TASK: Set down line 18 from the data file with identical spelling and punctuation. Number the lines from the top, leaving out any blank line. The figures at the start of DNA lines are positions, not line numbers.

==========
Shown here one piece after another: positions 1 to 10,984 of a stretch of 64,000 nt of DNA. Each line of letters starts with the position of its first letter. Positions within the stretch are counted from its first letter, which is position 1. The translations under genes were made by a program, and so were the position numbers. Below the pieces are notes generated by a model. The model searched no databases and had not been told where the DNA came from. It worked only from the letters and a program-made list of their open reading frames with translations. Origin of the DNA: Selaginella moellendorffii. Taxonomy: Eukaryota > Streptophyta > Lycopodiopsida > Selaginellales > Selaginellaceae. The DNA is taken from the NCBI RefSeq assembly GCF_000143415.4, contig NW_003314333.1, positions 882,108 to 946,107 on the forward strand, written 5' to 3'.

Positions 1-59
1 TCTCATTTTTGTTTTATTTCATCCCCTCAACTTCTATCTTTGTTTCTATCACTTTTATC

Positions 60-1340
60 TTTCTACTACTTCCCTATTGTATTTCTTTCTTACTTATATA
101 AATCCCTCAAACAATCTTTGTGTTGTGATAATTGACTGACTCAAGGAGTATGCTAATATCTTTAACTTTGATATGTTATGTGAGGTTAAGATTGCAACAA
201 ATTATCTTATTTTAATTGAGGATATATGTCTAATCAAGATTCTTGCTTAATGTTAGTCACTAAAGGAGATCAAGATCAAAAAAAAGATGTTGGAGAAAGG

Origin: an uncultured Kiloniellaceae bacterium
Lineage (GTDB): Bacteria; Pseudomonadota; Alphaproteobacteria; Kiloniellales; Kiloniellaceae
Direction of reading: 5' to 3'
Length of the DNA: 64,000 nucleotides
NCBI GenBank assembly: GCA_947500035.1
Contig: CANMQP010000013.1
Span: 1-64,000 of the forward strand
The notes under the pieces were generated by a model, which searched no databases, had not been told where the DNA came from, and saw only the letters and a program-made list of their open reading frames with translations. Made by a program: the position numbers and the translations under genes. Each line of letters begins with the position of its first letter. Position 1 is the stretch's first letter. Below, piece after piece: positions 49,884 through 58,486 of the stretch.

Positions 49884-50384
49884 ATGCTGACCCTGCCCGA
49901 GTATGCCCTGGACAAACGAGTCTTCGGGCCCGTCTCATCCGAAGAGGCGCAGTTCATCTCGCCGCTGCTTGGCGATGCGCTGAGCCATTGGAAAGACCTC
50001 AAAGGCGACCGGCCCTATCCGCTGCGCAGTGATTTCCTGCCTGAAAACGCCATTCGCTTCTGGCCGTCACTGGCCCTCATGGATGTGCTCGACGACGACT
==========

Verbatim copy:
49901 GTATGCCCTGGACAAACGAGTCTTCGGGCCCGTCTCATCCGAAGAGGCGCAGTTCATCTCGCCGCTGCTTGGCGATGCGCTGAGCCATTGGAAAGACCTC